There is no doubt that technology has become a permanent, ever-changing aspect of our daily lives; however, there are certainly some industries that caught on earlier than others. In my experience, companies within manufacturing and production environment-related industries, or restaurant and convenience store chains, are sometimes more likely to be reluctant to embrace paperless hiring. HR professionals from small- to mid-sized companies in this segment are occasionally hesitant to change processes because some of their positions don’t necessarily interface with computers regularly on the job.

However, don’t discount the ability for your potential applicants to access easy, free email account services (if they don’t already have an email address to use to apply to your organization), as well as the potential for a company to have an on-site kiosk with a desktop computer for allowing interested individuals to apply on site. Sure, it will be a culture change; however, some growing pains may be necessary to realize the cost and time savings associated with no longer having to file hard copies of applications or search through paper resumes to find potential candidates for a new production floor position.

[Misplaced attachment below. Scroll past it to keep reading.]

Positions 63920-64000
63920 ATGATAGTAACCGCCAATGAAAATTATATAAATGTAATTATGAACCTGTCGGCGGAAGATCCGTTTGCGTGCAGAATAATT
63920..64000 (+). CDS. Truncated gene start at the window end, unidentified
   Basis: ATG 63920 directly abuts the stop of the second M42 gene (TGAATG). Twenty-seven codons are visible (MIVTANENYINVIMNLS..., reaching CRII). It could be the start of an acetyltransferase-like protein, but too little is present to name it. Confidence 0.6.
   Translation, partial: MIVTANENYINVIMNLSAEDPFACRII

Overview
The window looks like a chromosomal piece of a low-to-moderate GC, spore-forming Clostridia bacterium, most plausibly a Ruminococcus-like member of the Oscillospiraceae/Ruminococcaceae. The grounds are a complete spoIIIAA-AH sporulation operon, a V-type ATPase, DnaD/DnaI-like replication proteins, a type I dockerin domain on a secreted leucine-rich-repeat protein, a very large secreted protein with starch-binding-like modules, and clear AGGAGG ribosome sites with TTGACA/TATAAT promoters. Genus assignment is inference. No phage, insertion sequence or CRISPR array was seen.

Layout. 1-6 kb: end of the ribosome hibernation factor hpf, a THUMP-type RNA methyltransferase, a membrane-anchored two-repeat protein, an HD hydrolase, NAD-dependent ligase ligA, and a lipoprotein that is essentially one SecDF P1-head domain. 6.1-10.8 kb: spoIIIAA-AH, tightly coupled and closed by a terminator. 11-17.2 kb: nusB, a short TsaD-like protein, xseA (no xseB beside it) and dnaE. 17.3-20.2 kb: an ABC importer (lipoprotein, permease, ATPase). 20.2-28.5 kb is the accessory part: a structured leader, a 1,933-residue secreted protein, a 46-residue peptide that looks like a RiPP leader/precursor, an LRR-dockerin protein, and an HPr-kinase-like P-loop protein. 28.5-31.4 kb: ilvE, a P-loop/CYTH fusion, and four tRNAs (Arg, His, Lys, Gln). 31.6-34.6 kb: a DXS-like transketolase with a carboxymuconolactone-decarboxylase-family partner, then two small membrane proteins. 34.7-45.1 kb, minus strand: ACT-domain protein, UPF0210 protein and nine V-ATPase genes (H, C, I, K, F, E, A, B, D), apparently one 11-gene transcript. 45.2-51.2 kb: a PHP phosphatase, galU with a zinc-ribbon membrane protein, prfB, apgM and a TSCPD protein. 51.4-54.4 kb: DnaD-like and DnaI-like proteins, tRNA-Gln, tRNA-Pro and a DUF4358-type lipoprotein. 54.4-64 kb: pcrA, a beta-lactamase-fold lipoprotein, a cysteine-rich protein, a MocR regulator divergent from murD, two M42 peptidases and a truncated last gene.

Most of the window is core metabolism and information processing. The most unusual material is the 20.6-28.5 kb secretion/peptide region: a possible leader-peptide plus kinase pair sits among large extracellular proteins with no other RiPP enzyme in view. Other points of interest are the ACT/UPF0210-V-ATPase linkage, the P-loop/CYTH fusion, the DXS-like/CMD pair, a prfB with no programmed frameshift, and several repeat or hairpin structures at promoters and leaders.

And, don’t forget about your hiring managers. Depending on how involved your staff members are in screening applications and making hiring decisions, you’ll want to think through the process of engaging co-workers with the new technology. Make sure your potential vendor can help you through that process; as well as, provide for restricted levels of software access for those individuals who do not need or want to access all functionality of the software.

Research Applicant Tracking Software Vendors

Consider a handful of different ATS software vendors as you decide what you prefer for your paperless employment application. Different vendors will target different employer sizes, and will of course offer different features for varying price points.

Ask vendors for insight on the following considerations:

  • What security measures are taken to protect applicant data related to your hiring process?
  • Are different versions, with varying levels of features, available for the software (i.e. a Lite version vs. a Pro version for example)? Will company have to pay for new features as they are rolled out; or, are they automatically available to all users of this software-as-a-service application?
  • Once the company is beyond the implementation stage, are changes to the employment application configuration and/or the branded careers portal possible? If so, do these changes incur additional charges?
  • If there is turnover in company staff, will additional training sessions cost more money?